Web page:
Unbiased Decisions

When you use data to make "unbiased" decisions, the questions you ask and the data you choose are the bias.

Encoding data for POST requests #

I'm grateful that Jake Archibald has taken the time to cover some of the browser's built-in APIs for managing form data. I've been building forms for years, and I still learned a lot from this post, particularly around FormData and how fetch handles different body object types.

On a tangentially related note, I've been tootling around with remix.run for a personal project, and one of the core design decisions is to use native browser APIs whenever possible. It really is quite nice to be able to take a <form> element and convert it to a fetch request with minimal effort:

fetch(form.action, {
  method: form.method,
  body: new FormData(form)

The Future of CSS #

Miriam Suzanne gave an excellent talk about the future of CSS, outlining three of the newer working group proposals and specifications.


  • cascade layers
  • scoped styles
  • container queries

Having spent much of my career working on bespoke websites with drastically different needs and equally different approaches to design, it's gratifying to have such a clear view into the future of CSS. Having any one of the three features would be an enormous win for CSS architecture, but all three together? Revolutionary.

Modern HTML Boilerplate #

Manuel Matuzovic has an excellent write-up of his modern HTML boilerplate.

I really enjoy reading these back-to-the-basics type posts because I almost always learn about some new feature that I wasn't aware of before. This post was no exception. In particular there's a lot to know about icons and image previews that I now want to integrate into all of my projects.

TIL: node.isConnected exists #

Shout out to Lea Verou for sharing Node.isConnected. I've had a few cases where I've needed to determine if a node is in the DOM. I've usually written something along the lines of:

const inDOM = (node) => {
  for (let n = node; n; n = n.parentNode) {
    if (n === document) {
      return true;
  return false;

Having a native property for this will be helpful.

My Focus

Where did you go?
I could have sworn
you were here a minute ago.

I looked at my phone
to check a notification,
only for a minute.

Only when I looked up
—half an hour later—
did I realize you were gone.

Web Animation Gotchas #

This is an excellent overview of using the Web Animation API.

I meant to share this a month ago when I first saw it, but it came up again recently when I was making some animation improvements to a website I've been working on, so there's no time like the present.

I made some minor changes to the animateTo function included in the video for my own purposes, so the snippet I use is along the lines of:

function animateTo(element, keyframes, options) {
  let cleanup = () => {};
  return new Promise((resolve, reject) => {
    try {
      const animation = element.animate(
          fill: 'both',
          signal: undefined

      const finish = () => {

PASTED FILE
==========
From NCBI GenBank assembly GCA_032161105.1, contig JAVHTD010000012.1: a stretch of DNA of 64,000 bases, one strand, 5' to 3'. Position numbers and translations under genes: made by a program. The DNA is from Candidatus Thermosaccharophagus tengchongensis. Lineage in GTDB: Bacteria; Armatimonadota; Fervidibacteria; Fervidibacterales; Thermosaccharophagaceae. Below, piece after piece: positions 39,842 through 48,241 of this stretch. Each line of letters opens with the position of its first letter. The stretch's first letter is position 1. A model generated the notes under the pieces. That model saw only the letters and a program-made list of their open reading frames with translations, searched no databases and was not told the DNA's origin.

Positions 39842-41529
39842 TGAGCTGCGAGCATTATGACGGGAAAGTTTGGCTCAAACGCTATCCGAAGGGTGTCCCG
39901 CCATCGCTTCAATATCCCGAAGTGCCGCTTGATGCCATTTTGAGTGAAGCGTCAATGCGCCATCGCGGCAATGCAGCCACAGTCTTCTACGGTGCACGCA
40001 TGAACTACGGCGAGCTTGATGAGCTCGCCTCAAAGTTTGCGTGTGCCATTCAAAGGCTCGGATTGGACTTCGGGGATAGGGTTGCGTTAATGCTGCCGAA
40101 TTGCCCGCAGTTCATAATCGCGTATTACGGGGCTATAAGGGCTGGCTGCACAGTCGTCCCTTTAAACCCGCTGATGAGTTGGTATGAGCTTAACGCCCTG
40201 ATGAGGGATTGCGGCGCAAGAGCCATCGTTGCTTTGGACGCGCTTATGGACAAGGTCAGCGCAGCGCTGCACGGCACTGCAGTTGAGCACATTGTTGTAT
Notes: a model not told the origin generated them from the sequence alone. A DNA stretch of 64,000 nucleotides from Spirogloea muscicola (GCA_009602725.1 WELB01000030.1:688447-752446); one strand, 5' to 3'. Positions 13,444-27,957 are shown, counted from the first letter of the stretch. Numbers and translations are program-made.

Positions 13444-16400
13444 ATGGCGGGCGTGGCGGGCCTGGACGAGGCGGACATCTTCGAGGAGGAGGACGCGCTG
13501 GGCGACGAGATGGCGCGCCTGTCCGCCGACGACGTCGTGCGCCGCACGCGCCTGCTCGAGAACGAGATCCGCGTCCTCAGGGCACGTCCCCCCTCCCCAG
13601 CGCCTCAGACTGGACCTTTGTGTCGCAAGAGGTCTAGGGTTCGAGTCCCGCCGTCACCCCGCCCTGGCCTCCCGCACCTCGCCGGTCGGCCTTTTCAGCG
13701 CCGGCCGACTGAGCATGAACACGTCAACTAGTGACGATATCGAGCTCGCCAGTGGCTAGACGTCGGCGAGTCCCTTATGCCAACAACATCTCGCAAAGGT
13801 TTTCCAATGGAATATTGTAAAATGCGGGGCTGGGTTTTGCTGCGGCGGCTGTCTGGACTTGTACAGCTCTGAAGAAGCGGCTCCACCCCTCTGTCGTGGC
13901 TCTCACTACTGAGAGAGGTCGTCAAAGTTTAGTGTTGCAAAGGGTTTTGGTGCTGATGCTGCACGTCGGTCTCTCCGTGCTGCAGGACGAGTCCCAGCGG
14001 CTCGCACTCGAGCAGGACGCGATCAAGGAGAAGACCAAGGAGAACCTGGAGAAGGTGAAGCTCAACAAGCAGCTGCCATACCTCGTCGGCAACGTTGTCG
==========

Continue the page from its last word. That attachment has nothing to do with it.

try {
        } catch (e) {
          // handle browsers that don't support `Animation.prototype.commitStyles`
      animation.addEventListener('finish', finish);

      // While the animation is not exposed through `animateTo`,
      // animations can still be cancelled via the `signal` option,
      // or when accessed from `Element.prototype.getAnimations`
      const cancel = () => reject();
      animation.addEventListener('cancel', cancel);

      // Add support for AbortController
      const signal = options.signal;
      const abort = () => animation.cancel();
      if (signal) {
        signal.addEventListener('abort', abort);

      cleanup = () => {
        animation.removeEventListener('finish', finish);
        animation.removeEventListener('cancel', cancel);
        if (signal) {
          signal.removeEventListener('abort', abort);
    } catch (e) {
      // handle older browsers that don't have `Element.prototype.animate`

More than Coding #

I meant to share this a couple months ago when I first read it. It's an excellent breakdown of some of the differences between software engineer levels and the type of work expected.

As a tangent, Bonnie Eisenman uses the following roles for the various different levels:

  • junior
  • midlevel
  • senior
  • staff

I like that Bonnie chose to label the various levels numerically. I prefer to use numeric levels when possible, as it helps to avoid some bias when someone switches to tech late in their career and takes on a "junior" role. Unfortunately there's no real standard for numeric levels.

My preferred labels are along the lines of:

  • level 0: intern/co-op
  • level 1: junior
  • level 2: midlevel
  • level 3: senior
  • level 4: staff

Anyway, go read Bonnie's post.

Hacking the Prime Minister #

Alex's "Do not get arrested challenge 2020" is the best thing I've read all week.

Somewhere around:

I called at least 30 phone numbers, to say nothing of The Emails. If you laid all the people I contacted end to end along the equator, they would die, and you would be arrested.

I laughed so hard I nearly fell out of my chair.